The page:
Before you become raptured away by the countless objects, images, prints and frames, and all the other items that capture your gaze in this shop, first cast your eyes down to the floor. Yes, the floor. The stone floor that still bears the marks of cow hoofs. They are the marks of a Lisbon that has long since disappeared, where people would bring their own containers to get milk directly from the cow. The cows disappeared with time and other forms of appetite were stilled – the hunger for beauty is also a kind of hunger. By 1909, the shop was in the service of art and manual creativity, and in the 1920s it was home to the printers that published O Jornal da Mulher [Women’s Journal], a one-of-a-kind publication that was distributed by cart throughout the city. For there was also a hunger for emancipation at the time – indeed there still is today…
The empathy and enthusiasm of the owner, José Dominguez, who refers to his shop as a “living museum”, has survived all these developments, and he speaks at length about the shop and its contents. His description refers to the huge range of articles for sale, the wealth of the shop’s stock, all products of an era gone by. But it also refers to the many paintings on exhibit. Whilst they are all for sale, they are also a form of promoting and exposing the talents of some of the customers.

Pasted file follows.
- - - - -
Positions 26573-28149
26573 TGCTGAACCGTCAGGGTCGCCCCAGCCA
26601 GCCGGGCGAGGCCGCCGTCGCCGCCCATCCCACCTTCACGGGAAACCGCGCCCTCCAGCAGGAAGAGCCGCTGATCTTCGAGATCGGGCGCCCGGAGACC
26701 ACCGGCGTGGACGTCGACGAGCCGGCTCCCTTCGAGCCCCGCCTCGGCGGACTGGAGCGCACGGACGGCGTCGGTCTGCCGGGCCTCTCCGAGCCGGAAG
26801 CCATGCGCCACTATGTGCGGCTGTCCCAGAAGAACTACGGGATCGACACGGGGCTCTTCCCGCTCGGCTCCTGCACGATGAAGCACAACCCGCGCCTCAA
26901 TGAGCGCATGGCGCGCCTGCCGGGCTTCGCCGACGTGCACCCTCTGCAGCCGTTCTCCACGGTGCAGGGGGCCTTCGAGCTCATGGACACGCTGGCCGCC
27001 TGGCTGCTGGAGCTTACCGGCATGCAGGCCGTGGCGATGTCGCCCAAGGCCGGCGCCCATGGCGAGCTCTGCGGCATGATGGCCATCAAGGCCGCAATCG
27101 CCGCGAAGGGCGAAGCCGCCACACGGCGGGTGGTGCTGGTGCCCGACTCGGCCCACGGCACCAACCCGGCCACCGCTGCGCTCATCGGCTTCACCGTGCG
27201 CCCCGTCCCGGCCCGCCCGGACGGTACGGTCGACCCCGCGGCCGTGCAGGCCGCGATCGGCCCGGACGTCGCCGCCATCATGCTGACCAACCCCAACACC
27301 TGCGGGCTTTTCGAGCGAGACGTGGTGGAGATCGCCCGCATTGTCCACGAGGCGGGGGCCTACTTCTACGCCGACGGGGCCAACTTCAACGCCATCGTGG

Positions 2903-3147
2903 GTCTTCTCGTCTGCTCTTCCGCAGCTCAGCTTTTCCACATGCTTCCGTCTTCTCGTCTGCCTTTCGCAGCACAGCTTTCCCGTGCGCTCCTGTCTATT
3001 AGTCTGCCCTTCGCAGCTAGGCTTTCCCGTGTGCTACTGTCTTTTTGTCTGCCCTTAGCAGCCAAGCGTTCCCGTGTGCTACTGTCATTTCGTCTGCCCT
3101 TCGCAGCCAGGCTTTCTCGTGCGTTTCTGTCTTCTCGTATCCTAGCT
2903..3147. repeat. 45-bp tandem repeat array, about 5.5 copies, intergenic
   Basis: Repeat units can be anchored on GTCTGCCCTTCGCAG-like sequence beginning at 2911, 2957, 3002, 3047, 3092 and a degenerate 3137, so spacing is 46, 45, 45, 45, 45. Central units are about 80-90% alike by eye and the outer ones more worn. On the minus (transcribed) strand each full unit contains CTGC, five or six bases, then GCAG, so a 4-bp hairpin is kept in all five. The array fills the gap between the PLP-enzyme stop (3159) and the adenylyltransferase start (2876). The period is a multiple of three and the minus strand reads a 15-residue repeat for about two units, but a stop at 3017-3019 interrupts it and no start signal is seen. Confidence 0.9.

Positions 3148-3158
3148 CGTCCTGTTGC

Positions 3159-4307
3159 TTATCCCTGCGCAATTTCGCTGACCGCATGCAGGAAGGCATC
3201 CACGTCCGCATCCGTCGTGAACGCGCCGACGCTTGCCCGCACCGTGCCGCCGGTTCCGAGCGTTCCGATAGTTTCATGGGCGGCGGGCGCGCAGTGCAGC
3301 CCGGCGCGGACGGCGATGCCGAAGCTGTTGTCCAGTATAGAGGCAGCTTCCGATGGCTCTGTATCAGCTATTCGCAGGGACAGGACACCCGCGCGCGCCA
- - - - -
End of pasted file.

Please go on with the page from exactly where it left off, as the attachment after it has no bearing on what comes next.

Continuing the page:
Inbetween stories and memories, one can order a frame, buy waxes and seals, stationery with printed letterheads, stamp pad inks, fountain pen inks, all kinds of products for painting and drawing, and everything for the office or school, including carbon paper, old-school notebooks and exercise books.
Stationery, painting articles, gifts, framing service